Geek of the week 2: Mr Lanchester goes to Baghdad
26 Sep 2013|

U.S. Army Soldiers from 1st Battalion, 30th Infantry Regiment, 2nd Brigade Combat Team, 3rd Infantry Division clear a house during a mission to clear insurgent strongholds in Baghdad, Iraq, June 26, 2007.After last week’s post on Lanchester equations and the applications of mathematics to warfare, I was asked several questions by interested readers. Is there a version of this analysis for counter-insurgency (COIN)? How useful are these models given the acknowledged simplification behind them? Why don’t I get out more?

The third question is beyond the scope of this post, but after some thought and some (rusty) algebra, I think I can answer the first, and shed some light on the second in the process.

In COIN operations, there’s an inherent asymmetry between the two sides that has to be captured by the mathematical model. The way I thought about it, the COIN (blue) forces basically present themselves as an area target as they spread over the landscape, allowing the insurgents to attack at a time and place of their choosing. So the blue force losses depend on both the number of blues and the number of insurgents (red), and the appropriate equation for blue losses is Lanchester’s ‘unaimed fire’ equation (although the term ‘unaimed’ isn’t accurate in this case). The red forces, on the other hand, have to be treated as precision ‘point’ targets that have to be precisely located and engaged. Their losses should be described by the ‘aimed fire’ equation. (See the appendix below if you want the grisly details.)

The results of solving these equations lead to a couple of observations that are broadly in accord with experience in COIN operations. It can take a large force to contain or defeat a small number of insurgents, and large forces can be worn down and suffer a disproportionate number of casualties at the hands of much smaller ones when there’s an asymmetry in the engagement. Mathematically, it’s the square of the number of insurgents that matters, compared to just the raw number of COIN troops—doubling the amount of insurgents makes the problem four times worse for the blue forces. And that also means that if insurgent forces are large enough, the blue forces can’t win—or at the very least have to escalate their own efforts.

And we can use the model to study force escalation as well. The equations allow us to explore the efficacy of a ‘surge’ in COIN forces. A prediction of this model is that a blue force surge will have two consequences. First, the casualty rates of both sides will immediately increase—hardly surprising if there are more troops present in this kind of fight. But the model also predicts that the total blue force casualties will be the same with or without the surge, but the surge will result in a faster victory. Some indicative numbers are doubling blue force numbers results in victory in less than half the time.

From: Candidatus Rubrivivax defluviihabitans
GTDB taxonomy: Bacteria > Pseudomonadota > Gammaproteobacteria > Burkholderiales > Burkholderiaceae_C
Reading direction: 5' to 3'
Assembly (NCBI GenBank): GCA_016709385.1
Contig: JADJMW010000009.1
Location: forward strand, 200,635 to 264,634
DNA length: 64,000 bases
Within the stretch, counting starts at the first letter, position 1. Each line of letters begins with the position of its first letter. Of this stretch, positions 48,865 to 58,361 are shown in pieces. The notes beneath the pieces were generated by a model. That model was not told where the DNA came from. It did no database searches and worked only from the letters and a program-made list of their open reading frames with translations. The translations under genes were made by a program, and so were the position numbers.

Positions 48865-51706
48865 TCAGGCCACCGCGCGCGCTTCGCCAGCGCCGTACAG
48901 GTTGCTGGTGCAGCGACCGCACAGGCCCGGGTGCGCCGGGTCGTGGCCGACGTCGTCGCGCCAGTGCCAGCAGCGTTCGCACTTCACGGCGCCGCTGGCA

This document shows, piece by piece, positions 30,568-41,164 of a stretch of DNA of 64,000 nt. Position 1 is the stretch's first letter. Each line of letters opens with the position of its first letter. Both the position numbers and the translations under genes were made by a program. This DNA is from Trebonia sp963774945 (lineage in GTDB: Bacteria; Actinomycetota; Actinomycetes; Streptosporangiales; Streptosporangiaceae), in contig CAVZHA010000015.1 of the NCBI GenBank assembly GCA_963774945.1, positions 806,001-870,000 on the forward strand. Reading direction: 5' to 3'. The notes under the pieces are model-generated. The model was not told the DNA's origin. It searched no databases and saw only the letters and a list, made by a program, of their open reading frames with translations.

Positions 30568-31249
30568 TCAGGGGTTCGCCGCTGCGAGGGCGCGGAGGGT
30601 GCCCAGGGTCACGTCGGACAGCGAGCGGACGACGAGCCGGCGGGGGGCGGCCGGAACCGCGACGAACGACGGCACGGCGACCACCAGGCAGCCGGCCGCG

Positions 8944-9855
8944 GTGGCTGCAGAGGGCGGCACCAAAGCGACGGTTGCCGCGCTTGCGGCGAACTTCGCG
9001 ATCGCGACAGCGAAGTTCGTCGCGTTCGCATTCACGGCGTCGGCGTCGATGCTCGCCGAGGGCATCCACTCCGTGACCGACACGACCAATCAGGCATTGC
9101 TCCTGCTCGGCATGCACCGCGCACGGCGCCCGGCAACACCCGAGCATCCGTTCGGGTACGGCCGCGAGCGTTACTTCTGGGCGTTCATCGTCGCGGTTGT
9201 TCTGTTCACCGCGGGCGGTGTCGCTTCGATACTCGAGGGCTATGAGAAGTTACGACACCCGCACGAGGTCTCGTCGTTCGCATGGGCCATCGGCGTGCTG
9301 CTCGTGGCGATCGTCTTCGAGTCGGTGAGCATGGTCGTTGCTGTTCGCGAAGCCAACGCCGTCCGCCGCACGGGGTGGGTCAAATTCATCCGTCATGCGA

Those predictions are borne out by some recent data. After the troop surge in Iraq early in 2007, American casualties spiked dramatically to levels that hadn’t been seen for almost three years. But the number of insurgents killed or arrested also increased, and by the end of the year American casualties were at their lowest post-2003 war levels and the overall security situation had improved by every metric.

It might sound surprising, but I think those sorts of qualitative insights are actually the best product from this sort of mathematical reasoning. I’ve deliberately avoided quoting numbers in this post for the simple reason that I don’t think they’re especially useful. The real world is much ‘bumpier’ than the smooth assumptions that underpin such a simple model. Quoting numbers gives the impression of precision, but little of the reality.

That’s also true of the WWI land and air warfare examples I mentioned last week as well. One criticism I received was that there’s a big difference between being on the attack and in a defensive posture in land warfare. The received wisdom is that you need to overmatch the defenders by three to one (or preferably more) to succeed—which is true. If you really wanted to, you could model that by making one side three times as effective as the other, and then make other more realistic modifications. That’s the path towards simulations—a perfectly sensible thing to do if you need more detail and want numbers you can believe.

But simple models can still give you useful ‘broad brush’ answers with policy or doctrinal implications. The Royal Flying Corps benefitted by simply increasing the number of aircraft in its patrols in WWI. RAND’s analysis of the impact of Chinese Air Force numbers poses a challenge for America’s AirSea Battle concept. And before the Iraq surge, there was no shortage of expert commentators saying that it wouldn’t work. They were wrong, but Lanchester was right.

(Graphic below – click to enlarge.)
Geek of the week 2 Lanchester COINAn interesting extension of this work would be to include a source term for insurgents, representing their ability to recruit from the larger civilian population. That’s done here, but note that they begin with coupled aimed fire equations instead—which I don’t think accurately models COIN.

Andrew Davies is a senior analyst for defence capability at ASPI and executive editor of The Strategist. Image courtesy of Flickr user The US Army.